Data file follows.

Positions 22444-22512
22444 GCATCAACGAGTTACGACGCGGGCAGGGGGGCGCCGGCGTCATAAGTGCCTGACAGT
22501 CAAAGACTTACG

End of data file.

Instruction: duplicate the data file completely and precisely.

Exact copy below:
Positions 22444-22512
22444 GCATCAACGAGTTACGACGCGGGCAGGGGGGCGCCGGCGTCATAAGTGCCTGACAGT
22501 CAAAGACTTACG